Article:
from the May 1996 San Diego A.A. Coordinator Newsletter

At a recent speaker’s meeting, a gentleman came up to me who has many years of sobriety. He asked, “Do you know who is the most important at an AA meeting?” I asked, “Who is that?” He answered, “God is the most important at an AA meeting.”

I agree with my friend; it’s so important to be connected to the source and power behind all meetings, and to find some meaning to our existence. I call this source God and l often use the term “spirituality” when I share. The problems recovering people have with spirituality are misunderstandings. They think that to be spiritual you must do exactly as the old-timers have done for years, or you must measure up to a certain expectation that other people are going to place upon you.

To get a better idea of spirituality, remember Bill’s words in the chapter “We Agnostics,” “To us, the Realm of Spirit is broad, roomy, all inclusive, never exclusive or forbidding to those who earnestly seek.” (Alcoholics Anonymous, p.46) I have found as many ways to spirituality as there are people in AA. Some people read the Bible, others worship upon looking at the ocean, and some find God in the little things they do for their loved ones.

Why is this important? Step Three requires that you seek a power greater than yourself: this is the way out of selfishness. Step Eleven places great emphasis on prayer and meditation. In order to have lasting sobriety you must allow this and all the steps to change you from within.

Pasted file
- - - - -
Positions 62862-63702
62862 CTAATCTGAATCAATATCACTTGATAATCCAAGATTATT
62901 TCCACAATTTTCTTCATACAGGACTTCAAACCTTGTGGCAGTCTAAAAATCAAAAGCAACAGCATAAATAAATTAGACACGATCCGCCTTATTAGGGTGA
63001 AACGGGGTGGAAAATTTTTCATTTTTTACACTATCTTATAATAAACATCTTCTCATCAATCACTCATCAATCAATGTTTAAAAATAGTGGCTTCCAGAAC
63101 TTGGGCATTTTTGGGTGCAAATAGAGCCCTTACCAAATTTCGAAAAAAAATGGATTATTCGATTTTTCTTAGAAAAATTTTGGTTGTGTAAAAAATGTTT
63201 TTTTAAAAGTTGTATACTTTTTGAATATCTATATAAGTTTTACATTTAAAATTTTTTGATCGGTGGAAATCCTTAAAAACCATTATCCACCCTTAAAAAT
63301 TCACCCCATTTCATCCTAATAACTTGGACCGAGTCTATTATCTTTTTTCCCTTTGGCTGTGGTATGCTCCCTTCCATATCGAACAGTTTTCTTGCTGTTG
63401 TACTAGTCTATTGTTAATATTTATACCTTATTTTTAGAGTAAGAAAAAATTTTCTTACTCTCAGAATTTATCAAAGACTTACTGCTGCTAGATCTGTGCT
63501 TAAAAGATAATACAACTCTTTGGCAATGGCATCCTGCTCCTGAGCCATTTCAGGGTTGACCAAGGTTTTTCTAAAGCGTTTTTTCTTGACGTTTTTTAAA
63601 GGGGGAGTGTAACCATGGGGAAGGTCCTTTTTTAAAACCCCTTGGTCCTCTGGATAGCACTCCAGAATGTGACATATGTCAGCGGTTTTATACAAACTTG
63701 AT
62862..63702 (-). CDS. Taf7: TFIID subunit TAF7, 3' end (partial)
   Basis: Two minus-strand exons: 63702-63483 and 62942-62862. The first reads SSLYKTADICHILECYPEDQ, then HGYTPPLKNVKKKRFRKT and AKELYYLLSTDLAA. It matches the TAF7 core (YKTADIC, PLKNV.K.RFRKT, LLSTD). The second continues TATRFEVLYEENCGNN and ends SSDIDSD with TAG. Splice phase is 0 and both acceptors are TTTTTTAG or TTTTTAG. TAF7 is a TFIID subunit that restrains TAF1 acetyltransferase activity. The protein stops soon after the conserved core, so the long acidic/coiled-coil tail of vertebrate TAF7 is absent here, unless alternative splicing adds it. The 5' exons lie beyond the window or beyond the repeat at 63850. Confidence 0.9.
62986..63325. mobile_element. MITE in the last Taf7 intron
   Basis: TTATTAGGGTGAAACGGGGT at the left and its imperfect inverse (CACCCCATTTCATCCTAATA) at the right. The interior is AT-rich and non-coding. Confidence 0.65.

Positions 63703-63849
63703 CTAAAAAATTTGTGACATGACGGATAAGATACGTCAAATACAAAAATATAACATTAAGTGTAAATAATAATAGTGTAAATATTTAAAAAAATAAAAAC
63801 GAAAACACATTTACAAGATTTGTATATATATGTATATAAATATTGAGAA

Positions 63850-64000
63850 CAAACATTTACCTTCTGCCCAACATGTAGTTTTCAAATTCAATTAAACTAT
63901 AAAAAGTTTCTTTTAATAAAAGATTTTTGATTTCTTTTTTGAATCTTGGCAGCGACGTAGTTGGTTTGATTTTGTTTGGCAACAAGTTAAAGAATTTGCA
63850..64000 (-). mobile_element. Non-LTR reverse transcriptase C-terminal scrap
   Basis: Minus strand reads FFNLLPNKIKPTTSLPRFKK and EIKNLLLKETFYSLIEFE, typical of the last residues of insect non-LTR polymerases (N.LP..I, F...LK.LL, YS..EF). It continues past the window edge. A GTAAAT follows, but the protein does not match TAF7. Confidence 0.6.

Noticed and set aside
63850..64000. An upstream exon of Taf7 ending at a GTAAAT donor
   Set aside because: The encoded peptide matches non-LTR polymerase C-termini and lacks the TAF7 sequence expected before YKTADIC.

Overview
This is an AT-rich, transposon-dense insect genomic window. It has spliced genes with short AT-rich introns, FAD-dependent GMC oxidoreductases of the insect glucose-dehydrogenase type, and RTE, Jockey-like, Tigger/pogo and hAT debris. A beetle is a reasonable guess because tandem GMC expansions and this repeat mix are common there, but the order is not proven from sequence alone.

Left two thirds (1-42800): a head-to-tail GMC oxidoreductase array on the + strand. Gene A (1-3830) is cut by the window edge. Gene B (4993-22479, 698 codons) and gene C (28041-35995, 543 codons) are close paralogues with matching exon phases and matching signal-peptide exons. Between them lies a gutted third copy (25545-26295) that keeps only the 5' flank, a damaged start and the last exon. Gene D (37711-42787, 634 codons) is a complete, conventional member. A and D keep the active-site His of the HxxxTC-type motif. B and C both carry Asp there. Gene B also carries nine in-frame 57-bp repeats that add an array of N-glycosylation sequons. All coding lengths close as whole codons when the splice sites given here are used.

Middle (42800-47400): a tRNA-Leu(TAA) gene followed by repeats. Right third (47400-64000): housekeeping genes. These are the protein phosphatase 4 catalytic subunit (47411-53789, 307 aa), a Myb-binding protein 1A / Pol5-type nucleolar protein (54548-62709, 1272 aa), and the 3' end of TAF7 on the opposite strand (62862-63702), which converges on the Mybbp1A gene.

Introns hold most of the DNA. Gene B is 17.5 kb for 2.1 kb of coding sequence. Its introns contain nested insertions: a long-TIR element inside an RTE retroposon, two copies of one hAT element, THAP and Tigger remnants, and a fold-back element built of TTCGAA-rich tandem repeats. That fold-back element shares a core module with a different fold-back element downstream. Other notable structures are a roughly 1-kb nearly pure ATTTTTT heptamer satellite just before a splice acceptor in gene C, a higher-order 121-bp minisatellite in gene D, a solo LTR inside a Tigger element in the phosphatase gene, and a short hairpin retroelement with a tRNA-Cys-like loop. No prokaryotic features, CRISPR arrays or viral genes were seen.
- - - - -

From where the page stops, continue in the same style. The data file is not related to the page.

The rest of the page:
You don’t have to be perfect to enjoy a spiritual method of recovery. The Twelve Steps are general enough for anybody to understand, and they’re powerful enough to keep any alcoholic sober. So whether you are a “groupie” who loves to see the same friends at meetings. a student who finds time for a meeting between classes, or a professional who likes to catch a lunch meeting. you are welcome at AA.

I like the idea of getting spirituality through imitation. By the time I arrived at AA, I had long since left my childhood beliefs behind. So I learned by the inventories others suggested to me and by helping newcomers in some of AA’s many outreaches.

The benefits of a spiritual program are immeasurable: above all, a unity with others and a peace of mind that not only keeps you sober but will come back to you during life’s trials. I’ve lost a mother and sister since I’ve been in AA, but my reliance upon God insured my willingness to stay in meetings.

The essence of spirituality is care and compassion for others. I’ve found good AA meetings to be those with loving people. And if you’re struggling with God’s plan for you, Keep Comin’ Back until you understand the Steps for yourself.

– Donna G., East San Diego